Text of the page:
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DNA Sciences Develops Two New Bioinformatics Tools for Genotyping


Last week DNA Sciences announced plans to become a major force in the genomics sector by establishing a facility that will eventually identify one million genotypes a day. The company, which is backed by such industry icons and financiers as James Watson, Jim Clark, and George Soros, plans to use the information it generates from the 50,000 to 100,000 DNA donors it hopes to enlist to create better diagnostic methodologies.

But the Mountain View, Calif., upstart won’t be doing any of this with prepackaged bioinformatics tools. Instead, DNA Sciences will store, manage, and mine SNP data using software the company has developed in-house.

“You cannot buy off-the-shelf software that solves these problems and I think every company that does genetics has built their own software,” said DNA Sciences’ CEO Hugh Rienhoff. 

After evaluating all of the available bioinformatics tools and talking to many of the major bioinformatics companies, Rienhoff said that he decided his company would need to develop its own software tools. And, so, with an IT investment of about $10 million, it did.

The company’s Genotyping Management System, which was developed by Ramana Idury, previously of Axys Pharmaceuticals, is used to oversee the studies.

Running on an Oracle 8 i database, the management system first assigns a bar code to every sample that arrives at DNA Sciences and then tracks the sample as it goes through various stages of analysis.

“All the electropherograms that come out of the instrument are stored with the sample identification and you can’t do anything with that sample without actually having whatever station you’re at, whether it’s PCR or extraction, know that you are there and that you’ve logged in the sample,” said Rienhoff.

“So it’s very restricted, in the sense that we keep very tight control on what samples are doing what, where.”

As for the software that geneticists will use, Rienhoff said DNA Sciences’ Hywel Jones, formerly a professor at Cambridge University, has developed a tool called DNA Connects. This software imports genomic data from the 50 or so public databases, allowing researchers to query all of the databases, import information, and select SNPs for further study. Users can fill a virtual shopping cart and then pick the variants they wish to study.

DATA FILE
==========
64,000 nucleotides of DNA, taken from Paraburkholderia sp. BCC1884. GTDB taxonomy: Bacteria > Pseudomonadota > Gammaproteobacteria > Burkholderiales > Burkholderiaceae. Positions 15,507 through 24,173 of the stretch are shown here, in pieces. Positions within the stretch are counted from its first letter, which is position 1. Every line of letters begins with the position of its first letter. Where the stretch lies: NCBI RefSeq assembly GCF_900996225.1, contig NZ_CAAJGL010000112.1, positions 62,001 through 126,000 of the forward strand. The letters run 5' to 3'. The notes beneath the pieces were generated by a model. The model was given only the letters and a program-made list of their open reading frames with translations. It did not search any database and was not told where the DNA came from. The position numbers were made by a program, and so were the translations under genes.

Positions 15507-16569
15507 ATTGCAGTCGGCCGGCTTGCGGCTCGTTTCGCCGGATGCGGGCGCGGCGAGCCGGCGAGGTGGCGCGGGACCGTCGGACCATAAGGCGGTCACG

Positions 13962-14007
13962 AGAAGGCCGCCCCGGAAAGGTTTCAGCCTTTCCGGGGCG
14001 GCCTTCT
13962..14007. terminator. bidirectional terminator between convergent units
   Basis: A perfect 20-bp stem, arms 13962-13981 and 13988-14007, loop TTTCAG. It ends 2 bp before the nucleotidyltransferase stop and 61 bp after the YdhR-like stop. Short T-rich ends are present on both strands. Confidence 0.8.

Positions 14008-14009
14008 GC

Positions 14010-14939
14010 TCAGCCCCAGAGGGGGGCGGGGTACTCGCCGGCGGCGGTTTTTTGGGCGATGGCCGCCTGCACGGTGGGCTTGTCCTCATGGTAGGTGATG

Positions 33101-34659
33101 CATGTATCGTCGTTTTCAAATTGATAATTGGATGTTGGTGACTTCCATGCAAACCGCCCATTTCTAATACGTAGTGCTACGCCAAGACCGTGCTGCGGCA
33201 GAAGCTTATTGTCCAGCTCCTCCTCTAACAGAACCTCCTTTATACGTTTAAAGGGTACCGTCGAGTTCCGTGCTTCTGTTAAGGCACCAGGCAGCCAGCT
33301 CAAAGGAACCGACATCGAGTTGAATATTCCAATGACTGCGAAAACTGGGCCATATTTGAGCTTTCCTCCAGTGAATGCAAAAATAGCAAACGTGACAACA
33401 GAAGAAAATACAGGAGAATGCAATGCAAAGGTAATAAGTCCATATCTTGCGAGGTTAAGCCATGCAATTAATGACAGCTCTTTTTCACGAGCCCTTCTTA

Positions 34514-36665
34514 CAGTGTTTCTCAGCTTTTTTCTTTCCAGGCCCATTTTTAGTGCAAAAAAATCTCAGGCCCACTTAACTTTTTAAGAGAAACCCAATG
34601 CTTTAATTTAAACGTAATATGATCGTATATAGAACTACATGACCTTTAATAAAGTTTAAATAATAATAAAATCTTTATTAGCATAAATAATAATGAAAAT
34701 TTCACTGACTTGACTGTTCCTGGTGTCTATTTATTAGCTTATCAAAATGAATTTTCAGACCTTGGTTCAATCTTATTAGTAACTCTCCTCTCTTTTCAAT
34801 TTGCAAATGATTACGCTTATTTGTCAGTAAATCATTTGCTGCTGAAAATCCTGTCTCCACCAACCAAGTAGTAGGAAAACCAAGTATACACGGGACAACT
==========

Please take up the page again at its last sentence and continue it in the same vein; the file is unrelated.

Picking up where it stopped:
“If there are allele frequencies in various populations you can get that information,” Rienhoff said. “It essentially allows you to collect genomic information from databases,  design studies using various kinds of markers and when you pick all your markers you then click and all the oligonucleotides are ordered automatically.”

Once this is done the system will then do quality control on the oligonucleoutides prior to production.

“From sitting at a desk you can actually design a study and analyze the data,” said Rienhoff, noting that the company’s database architecture, which is offline, supports all of the company’s software and keeps track of its cost accounting, too.

But if your desk isn’t at DNA Sciences, you are out of luck because the company currently does not have plans to sell its software.

It will, however, look for a partner to commercialize an electrophoresis hardware device that it has developed to run alongside the more than 50 modified Amersham Pharmacia Biotech MegaBace machines it has purchased.

Until it finds a partner for that venture, DNA Sciences plans to make money by producing educational information on genetics, conducting sponsored research for pharmaceutical companies, andselling access to its genetically annotated genome database.

Ultimately, the company’s goal is to hit pay dirt by developing commercial applications from the data it collects as it ramps up to generate one million genotypes per day by the end of 2001. Currently the company is generating 25,000 a day.

“We’re interested in developing the associations,” said Rienhoff, noting that some of the company’s eventual partners might have access to its data as well as to its tools. “The data that we collect on patients and the discoveries we make about the utility of certain SNPs we want to commercialize ourselves.” 

While DNA Sciences said it would like to have “some significant results” next year, the company does not expect to generate revenues from any of its discoveries until 2004.

Until then, DNA Sciences will have to prove its technological edge as the latest player in the increasingly crowded field of SNP scoring.

Competitors, such as Orchid BioSciences, have already won approval for their technologies, having sold SNP-scoring technologies to such companies as Bristol-Myers Squibb and collaborated with partners such as the SNP Consortium to determine the frequency of SNPs in certain populations.

And Orchid also has plans to reach the million-genotypes-a-day mark even before DNA Sciences.

While DNA Science’s target date is set for the end of 2001, Barbara Lindheim, vice president of strategic corporate communications, said Orchid would be able to reach this target by first-quarter 2001.

Nevertheless, Rienhoff dismissed Orchid, claiming that his methodologies would prove to be faster and more accurate than the primer extension biochemistries and software developed by his main competitor.

And ultimately, he said, DNA Sciences would prove its superiority by leading the revolution in the diagnostics market.

 “Oil companies don’t sell seismic data and they generally don’t tell anybody which holes come up dry,” said Rienhoff, comparing DNA Sciences to an oil drilling company.

“The equivalent is that we collect data, refine the hypothesis, and then focus on areas that are clinically relevant. Once that is done, we’ll develop diagnostics with a partner who has either a platform or marketing strength, or both.”

—Jennifer Friedlin

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